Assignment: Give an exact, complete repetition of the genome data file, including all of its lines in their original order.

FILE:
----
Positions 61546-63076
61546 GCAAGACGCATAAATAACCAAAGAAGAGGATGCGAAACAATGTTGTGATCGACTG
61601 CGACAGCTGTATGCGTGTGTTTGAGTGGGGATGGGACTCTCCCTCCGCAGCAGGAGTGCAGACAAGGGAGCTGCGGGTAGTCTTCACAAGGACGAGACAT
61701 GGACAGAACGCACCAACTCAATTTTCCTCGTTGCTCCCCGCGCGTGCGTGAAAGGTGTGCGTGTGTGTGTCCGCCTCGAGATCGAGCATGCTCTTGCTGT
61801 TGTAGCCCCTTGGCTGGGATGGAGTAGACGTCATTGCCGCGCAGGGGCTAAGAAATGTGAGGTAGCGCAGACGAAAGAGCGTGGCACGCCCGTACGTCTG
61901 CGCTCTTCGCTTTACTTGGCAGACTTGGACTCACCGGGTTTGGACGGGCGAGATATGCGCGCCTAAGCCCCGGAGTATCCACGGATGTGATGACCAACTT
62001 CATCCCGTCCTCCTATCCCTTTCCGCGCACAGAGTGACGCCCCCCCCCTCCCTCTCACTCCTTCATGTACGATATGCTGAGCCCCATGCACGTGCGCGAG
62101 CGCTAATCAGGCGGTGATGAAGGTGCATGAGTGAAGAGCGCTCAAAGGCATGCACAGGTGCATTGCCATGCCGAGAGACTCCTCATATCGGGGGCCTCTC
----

Positions 61546-63076
61546 GCAAGACGCATAAATAACCAAAGAAGAGGATGCGAAACAATGTTGTGATCGACTG
61601 CGACAGCTGTATGCGTGTGTTTGAGTGGGGATGGGACTCTCCCTCCGCAGCAGGAGTGCAGACAAGGGAGCTGCGGGTAGTCTTCACAAGGACGAGACAT
61701 GGACAGAACGCACCAACTCAATTTTCCTCGTTGCTCCCCGCGCGTGCGTGAAAGGTGTGCGTGTGTGTGTCCGCCTCGAGATCGAGCATGCTCTTGCTGT
61801 TGTAGCCCCTTGGCTGGGATGGAGTAGACGTCATTGCCGCGCAGGGGCTAAGAAATGTGAGGTAGCGCAGACGAAAGAGCGTGGCACGCCCGTACGTCTG
61901 CGCTCTTCGCTTTACTTGGCAGACTTGGACTCACCGGGTTTGGACGGGCGAGATATGCGCGCCTAAGCCCCGGAGTATCCACGGATGTGATGACCAACTT
62001 CATCCCGTCCTCCTATCCCTTTCCGCGCACAGAGTGACGCCCCCCCCCTCCCTCTCACTCCTTCATGTACGATATGCTGAGCCCCATGCACGTGCGCGAG
62101 CGCTAATCAGGCGGTGATGAAGGTGCATGAGTGAAGAGCGCTCAAAGGCATGCACAGGTGCATTGCCATGCCGAGAGACTCCTCATATCGGGGGCCTCTC